Everyone loves Eddie Izzard - the surreal humour, the dresses, the multiple marathons. But in a few years' time he is planning to swap global stardom for domestic politics. Can he pull it off?
When Neil Kinnock bounds up after the football to say hello, I want to throw my arms around him and kiss his beaming face. He has just watched his Cardiff team lose to Eddie Izzard's beloved Crystal Palace, but anyone watching the two men would think it was the other way round, for the comedian still looks as blankly distant as he has all day.
At first I'd put Izzard's humourless demeanour down to pre-match nerves. A lifelong Palace fan, he became an associate director of the club last year, so we meet for lunch at the ground before the game. By the time post-match drinks arrive, five hours later, I have to conclude that while I had been very much looking forward to our meeting, he evidently hadn't. Then up bounces the former Labour leader. It's a relief just to see a friendly, smiling face – but all the more so when it turns out that even with Kinnock, one of his all-time heroes, Izzard remains detached. Nothing seems to defrost the comedian, which makes me feel better about the whole strangely tense day – but even more confused about Izzard.
Now 51, he has been widely adored for more than two decades. His fans worship his surreal, Pythonesque humour, and few were put off when he came out in the 90s as a heterosexual transvestite, and began cross-dressing on stage. Everyone else fell in love with him in 2009, after he ran 43 marathons in 52 days for Sport Relief. This year he performed the biggest-ever global standup tour, selling out from South Africa to Zagreb with a routine covering everything from human sacrifice to Olympic dressage, and the DVD – Force Majeure – has been enthusiastically reviewed. His childhood ambition to be an actor has come true, with roles in Ocean's Twelve, The Avengers and other films. Most impressively of all, the French leg of his Force Majeure tour was performed entirely in French. Izzard is now studying German, and once he's pulled off a performance in that, too, he'll move on to Spanish, then Russian.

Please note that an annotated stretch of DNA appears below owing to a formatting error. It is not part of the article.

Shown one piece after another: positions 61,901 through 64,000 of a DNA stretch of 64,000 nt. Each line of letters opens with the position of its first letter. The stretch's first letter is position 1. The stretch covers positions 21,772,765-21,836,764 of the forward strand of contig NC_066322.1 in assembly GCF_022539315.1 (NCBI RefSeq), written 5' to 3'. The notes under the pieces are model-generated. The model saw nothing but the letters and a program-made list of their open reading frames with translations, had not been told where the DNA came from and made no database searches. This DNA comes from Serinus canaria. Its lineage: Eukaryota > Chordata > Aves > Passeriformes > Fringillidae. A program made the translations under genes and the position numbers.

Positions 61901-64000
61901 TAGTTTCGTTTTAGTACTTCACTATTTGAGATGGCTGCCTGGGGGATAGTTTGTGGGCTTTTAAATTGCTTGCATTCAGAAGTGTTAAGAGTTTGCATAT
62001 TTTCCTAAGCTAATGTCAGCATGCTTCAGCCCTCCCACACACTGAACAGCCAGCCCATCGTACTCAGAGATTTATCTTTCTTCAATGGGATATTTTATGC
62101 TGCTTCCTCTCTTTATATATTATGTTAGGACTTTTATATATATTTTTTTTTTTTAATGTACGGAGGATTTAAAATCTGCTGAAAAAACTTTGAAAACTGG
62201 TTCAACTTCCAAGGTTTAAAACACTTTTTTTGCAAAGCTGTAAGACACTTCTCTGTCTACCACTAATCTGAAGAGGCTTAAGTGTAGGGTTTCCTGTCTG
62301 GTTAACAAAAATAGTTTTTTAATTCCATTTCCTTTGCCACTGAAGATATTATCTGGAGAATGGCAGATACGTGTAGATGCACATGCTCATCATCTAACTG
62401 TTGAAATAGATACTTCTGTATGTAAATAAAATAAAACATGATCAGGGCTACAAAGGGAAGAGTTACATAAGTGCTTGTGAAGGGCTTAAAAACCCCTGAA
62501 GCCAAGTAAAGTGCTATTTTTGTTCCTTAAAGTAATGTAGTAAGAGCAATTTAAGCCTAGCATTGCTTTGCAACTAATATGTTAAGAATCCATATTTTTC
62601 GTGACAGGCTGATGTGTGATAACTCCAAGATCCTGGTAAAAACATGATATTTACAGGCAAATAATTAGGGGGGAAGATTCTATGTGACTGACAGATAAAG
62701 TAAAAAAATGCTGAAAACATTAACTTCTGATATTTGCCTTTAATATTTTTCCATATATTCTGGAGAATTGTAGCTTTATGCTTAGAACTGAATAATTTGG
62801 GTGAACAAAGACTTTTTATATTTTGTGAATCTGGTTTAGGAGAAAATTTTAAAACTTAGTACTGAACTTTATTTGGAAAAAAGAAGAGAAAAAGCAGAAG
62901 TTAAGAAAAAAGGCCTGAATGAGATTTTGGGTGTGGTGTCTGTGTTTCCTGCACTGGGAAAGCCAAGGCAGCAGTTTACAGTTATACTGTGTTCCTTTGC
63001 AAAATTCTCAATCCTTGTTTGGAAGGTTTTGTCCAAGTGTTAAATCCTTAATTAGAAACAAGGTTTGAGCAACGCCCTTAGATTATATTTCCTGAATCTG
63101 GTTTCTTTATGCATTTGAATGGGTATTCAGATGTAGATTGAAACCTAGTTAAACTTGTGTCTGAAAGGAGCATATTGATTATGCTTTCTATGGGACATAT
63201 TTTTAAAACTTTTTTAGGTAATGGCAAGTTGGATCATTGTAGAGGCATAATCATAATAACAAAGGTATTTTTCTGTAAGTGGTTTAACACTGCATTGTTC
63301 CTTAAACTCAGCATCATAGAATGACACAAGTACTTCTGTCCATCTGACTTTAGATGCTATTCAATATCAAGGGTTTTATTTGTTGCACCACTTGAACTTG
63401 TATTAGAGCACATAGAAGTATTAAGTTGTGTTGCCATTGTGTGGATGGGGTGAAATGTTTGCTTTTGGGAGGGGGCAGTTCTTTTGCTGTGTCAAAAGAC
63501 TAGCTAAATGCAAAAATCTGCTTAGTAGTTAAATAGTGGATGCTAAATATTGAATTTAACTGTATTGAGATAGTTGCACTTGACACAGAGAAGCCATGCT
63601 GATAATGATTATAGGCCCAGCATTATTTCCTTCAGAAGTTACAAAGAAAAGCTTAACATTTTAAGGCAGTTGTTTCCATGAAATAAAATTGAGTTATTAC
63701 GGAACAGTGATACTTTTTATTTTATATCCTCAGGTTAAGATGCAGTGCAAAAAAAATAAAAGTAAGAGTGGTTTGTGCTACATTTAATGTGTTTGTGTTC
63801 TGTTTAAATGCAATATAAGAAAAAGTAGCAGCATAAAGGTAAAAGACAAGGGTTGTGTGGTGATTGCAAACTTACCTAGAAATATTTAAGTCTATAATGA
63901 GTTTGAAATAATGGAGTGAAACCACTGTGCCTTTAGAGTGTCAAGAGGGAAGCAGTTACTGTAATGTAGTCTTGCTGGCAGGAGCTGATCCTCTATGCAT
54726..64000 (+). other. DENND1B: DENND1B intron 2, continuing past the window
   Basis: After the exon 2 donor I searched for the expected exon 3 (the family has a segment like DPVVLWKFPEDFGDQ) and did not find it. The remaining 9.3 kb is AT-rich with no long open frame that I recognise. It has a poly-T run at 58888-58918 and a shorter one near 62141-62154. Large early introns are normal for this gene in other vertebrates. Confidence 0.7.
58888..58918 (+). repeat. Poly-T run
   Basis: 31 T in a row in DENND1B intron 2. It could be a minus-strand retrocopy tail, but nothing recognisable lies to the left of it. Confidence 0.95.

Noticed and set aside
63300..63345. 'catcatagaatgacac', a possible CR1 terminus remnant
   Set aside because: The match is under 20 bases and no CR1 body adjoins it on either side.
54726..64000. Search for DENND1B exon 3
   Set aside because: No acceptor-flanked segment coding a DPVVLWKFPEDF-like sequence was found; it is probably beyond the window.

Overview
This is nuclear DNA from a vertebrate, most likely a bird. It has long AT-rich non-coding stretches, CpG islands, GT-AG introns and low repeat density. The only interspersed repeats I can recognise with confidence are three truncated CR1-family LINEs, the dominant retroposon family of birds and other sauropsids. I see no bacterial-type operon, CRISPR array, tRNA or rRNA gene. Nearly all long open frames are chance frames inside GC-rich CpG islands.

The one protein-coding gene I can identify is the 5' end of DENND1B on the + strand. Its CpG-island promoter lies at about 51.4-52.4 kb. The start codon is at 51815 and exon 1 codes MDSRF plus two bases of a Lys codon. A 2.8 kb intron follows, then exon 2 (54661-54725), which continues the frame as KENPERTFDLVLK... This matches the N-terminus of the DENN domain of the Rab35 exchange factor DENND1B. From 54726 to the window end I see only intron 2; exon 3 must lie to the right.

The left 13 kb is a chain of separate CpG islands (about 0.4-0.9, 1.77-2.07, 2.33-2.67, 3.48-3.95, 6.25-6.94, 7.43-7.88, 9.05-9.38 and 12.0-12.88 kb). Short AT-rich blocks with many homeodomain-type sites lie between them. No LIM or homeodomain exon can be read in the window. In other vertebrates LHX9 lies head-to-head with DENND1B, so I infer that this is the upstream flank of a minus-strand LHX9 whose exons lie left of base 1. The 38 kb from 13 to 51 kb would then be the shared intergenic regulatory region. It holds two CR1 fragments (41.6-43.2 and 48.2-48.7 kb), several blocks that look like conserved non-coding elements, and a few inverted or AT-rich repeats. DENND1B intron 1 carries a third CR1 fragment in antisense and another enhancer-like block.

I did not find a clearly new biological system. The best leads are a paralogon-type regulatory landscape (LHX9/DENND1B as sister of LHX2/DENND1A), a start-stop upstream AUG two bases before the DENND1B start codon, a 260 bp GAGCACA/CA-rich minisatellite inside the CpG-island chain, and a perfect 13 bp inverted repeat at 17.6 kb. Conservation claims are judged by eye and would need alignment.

So why make such heavy weather of an afternoon at the football? It starts with an innocent question about if it's harder to be funny in a foreign language. "No, the difficult thing to learn is how to have a sense of humour. Language is not difficult to learn." But even when I used to be pretty much bilingual, I say, I still wasn't very funny in French. He studies me doubtfully. "Well were you – are you – funny in English?" Funnier than in French, definitely.
"Well, you didn't try it. I mean, I made a guy laugh in a traffic jam at the Cannes film festival. We were going along at nought miles per hour. Then after about 20 minutes we went up to 5mph. So I said, 'Wow – c'est comme le Grand Prix maintenant.'" I ask what he'd have said to the driver had they been in England. "Er, probably, 'It's like Brands Hatch now.'" I think that's a bit funnier. "No, not in France." But that's my point – surely humour often lies in the specificity of a particular reference? "Look, it doesn't really matter," he says curtly. "I do universal humour." Eventually, he says, he will learn Arabic, too. "I was born in Yemen, so it's my duty to do this when Arab people are struggling so hard to try to get democracy going. I have to play Yemen. This is right that I should be doing this."
By May 2019, however, Izzard intends to be winding up his showbusiness CV and launching a political career. "Everybody says I would be a good fit for mayor," he explains, "because it's a personality-led thing," but if by then London has an incumbent Labour mayor, he'll run for parliament instead. Having helped Labour fight four general elections, and been cheerleader-in-chief for Ken Livingstone's 2012 mayoral campaign, he has a good idea of what he'd be getting himself into. "But I have to do this in my life. I should stand up and be counted."